Not quite ready for a black-based lacquer? Try Lippmann’s Ruby Red slippers, Boom Pow Pow, or any of the 23 polishes in her glitter collection.

 

12 / 17

 

ITEM OF THE WEEK: ANTIQUE VICTORIAN GOLD BUCKLE RING, HALLMARKED

 

This is a hand engraved (star in lozenge) and hand-carved (plumes) gold band ring with a buckle motif from the Victorian period. We’ve been looking for the perfect gold buckle ring for stacking and this one checks all the boxes.

 

 

© Copyright Sugar et Cie 2014

 

The buckle motif has been popular throughout jewelry history. It was popular during the Georgian, Victorian, and Edwardian periods (the design of the buckle changing with style and time).

 

Victorian life was filled with symbolism and jewelry was no exception. A buckle symbolized fidelity in love, or loyalty in friendship, through the joining of the two pieces. When the buckle wraps around a finger, like the serpent or snake, it can be interpreted as a symbol of eternal love (an unending circle or bond).

 

From our latest buying trip in London, this buckle ring would make a great stacking ring or wedding band.

 

 

 

© Copyright Sugar et Cie 2014

 

SHOPPING IN LONDON: MUST HAVE AND LUST HAVES

 

I couldn’t leave Knotting Hill without checking out some of the vintage fashion boutiques and a few of the home design stores. Specifically on my list was Jane Bourvis (located on 89 Golborne Road, London). Known for her antique and vintage wedding dresses and accessories, she also has a selection of vintage and reproduction skirts and dresses. Brides come from all over, making appointments to carefully select one of her designs, or a one-of-a-kind vintage or antique dress.

 

For me, the inside of her boutique was like being in a candy store: lots of lovely tulle, lace, feathers, and silk. I tried on a few of her tulle skirts. I really liked the one below, a vintage black tulle skirt with gold embroidered flowers (1940’s/50’s). I would wear it over a pair of leggings and boots for winter days and perhaps over a black slip for evening.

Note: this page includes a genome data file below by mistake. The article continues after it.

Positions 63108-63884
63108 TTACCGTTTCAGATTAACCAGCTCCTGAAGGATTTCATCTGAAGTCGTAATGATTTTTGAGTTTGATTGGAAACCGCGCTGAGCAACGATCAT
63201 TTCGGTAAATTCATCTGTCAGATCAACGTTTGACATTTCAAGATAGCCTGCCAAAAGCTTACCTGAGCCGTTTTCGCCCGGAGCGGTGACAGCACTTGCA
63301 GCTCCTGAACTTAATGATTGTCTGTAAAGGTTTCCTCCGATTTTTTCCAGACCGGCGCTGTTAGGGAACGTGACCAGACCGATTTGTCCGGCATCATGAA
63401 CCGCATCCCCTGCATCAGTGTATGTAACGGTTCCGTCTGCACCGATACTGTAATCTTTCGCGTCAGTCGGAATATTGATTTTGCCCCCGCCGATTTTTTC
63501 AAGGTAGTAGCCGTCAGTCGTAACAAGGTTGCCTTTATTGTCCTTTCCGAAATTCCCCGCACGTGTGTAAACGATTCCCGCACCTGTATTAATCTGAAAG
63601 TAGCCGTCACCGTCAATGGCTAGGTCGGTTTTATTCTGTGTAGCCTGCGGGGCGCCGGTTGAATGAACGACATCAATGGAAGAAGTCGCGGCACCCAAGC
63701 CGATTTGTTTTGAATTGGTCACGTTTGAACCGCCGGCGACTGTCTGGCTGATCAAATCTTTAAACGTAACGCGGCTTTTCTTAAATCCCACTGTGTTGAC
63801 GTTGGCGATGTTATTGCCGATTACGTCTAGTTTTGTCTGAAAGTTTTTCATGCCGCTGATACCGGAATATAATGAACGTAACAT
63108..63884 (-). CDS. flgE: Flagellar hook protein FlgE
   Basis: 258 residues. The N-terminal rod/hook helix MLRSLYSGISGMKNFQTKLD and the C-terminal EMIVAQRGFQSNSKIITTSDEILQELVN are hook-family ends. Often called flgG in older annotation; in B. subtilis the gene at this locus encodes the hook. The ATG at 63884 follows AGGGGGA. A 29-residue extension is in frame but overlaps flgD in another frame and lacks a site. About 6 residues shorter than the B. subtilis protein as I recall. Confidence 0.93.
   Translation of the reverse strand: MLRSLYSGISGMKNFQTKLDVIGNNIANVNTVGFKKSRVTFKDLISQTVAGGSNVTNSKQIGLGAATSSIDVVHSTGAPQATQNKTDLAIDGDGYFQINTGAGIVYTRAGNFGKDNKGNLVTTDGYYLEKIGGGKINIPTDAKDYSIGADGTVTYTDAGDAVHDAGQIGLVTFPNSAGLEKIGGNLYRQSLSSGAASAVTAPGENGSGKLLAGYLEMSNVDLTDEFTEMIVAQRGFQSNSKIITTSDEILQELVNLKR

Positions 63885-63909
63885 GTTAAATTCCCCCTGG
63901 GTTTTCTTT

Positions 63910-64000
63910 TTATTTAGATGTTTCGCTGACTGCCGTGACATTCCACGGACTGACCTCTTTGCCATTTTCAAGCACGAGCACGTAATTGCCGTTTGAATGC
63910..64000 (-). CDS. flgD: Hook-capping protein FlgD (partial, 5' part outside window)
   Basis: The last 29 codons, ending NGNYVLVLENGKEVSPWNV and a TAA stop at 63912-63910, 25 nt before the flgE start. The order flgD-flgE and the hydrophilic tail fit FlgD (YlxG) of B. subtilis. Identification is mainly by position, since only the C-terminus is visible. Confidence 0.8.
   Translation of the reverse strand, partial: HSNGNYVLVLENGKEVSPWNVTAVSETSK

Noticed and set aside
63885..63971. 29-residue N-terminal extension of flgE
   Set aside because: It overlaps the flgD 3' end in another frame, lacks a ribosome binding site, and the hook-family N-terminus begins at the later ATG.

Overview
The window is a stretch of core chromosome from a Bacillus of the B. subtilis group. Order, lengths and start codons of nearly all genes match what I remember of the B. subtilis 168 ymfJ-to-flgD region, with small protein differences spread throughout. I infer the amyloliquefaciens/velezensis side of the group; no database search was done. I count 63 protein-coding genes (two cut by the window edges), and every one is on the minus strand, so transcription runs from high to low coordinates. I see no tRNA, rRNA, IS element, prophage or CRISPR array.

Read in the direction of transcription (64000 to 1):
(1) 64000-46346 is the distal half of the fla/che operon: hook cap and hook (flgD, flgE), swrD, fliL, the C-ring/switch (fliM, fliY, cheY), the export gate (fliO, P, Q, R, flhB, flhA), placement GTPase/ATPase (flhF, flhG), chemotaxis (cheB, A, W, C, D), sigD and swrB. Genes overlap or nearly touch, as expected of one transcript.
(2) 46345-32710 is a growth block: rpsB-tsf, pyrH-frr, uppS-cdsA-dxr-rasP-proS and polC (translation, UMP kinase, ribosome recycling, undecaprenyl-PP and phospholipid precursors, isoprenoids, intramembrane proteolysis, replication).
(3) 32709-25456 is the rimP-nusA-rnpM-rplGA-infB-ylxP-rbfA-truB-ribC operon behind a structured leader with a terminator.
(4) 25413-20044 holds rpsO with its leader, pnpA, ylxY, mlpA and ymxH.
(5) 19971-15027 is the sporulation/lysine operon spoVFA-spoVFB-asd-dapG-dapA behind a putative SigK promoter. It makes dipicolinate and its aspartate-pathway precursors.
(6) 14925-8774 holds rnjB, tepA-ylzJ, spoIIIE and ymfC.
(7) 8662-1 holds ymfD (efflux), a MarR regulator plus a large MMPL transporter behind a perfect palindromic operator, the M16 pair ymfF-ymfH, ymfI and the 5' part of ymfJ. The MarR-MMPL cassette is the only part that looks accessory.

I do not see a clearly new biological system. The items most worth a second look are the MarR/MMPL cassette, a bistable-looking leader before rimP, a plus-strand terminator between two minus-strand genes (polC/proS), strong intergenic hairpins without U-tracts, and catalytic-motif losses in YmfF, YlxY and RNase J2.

© Copyright Sugar et Cie 2014

 

 

 

Tulle for Winter

 

 

 

For details on any of the above, see Sugar et Cie on Polyvore.

 

Next stop, a stroll along Bond and New Bond street to see the latest from Mappin & Webb (dating back to 1775) and Bentley & Skinner (est. 1880). My favorite was this necklace/choker from Bentley and Skinner.

 

 

 

 

© Copyright Sugar et Cie 2014

 

A modern piece in the vintage spirit made to represent the night sky. It is exquisite in-person, made by hand, and with more diamonds than I wanted to count. Each diamond is bezel set (millegrain edge) on a velvet ribbon in midnight-sky blue.

 

Part III, Friday: Home Decor and the Dogs of London…

11 / 21

 

SNEAK PEEK: LATE GEORGIAN/EARLY VICTORIAN GOLD BAND

 

We’ve just come back from a buying trip in England where we picked-up some unusual and interesting pieces. I’m drawn to sentimental jewelry, especially ones that allow the wearer to stash a secret message, picture, or even a bit of perfume. We couldn’t pass up this late Georgian/ early Victorian ring that appears to be a just a simple gold band ring…

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Antique Victorian Gold Band Ring

 

© Copyright Sugar et Cie 2014

 

 

SECRET COMPARTMENT RING

 

…but, press a small button on the side and the top portion of the band opens up to reveal a hidden compartment. Enclose a message or motto written on a piece of paper or engrave a note, monogram or date on the inside of this Secret Message Ring. A great piece to wear stacked with one of our micro pave diamond bands or a pair of gem-set eternity rings, one on each side. Emerald, sapphire or ruby would all pair nicely with the warm glow of the antique gold.

 

Antique Gold Band Ring with Secret Message Compartment

 

© Copyright Sugar et Cie 2014

 

It’s only the first part of November and already all of London is dressed up for Christmas. The streets are decorated with tinsel garlands and Liberty, Harrods and Fortnum & Mason, among others, already have elaborate winter and holiday scenes in their windows.

 

 

Double Decker Red London Buses on Regent Street, London

 

© Copyright Sugar et Cie 2014

 

In between hunting for new pieces, I had a few minutes here and there to make a few “just for fun” stops.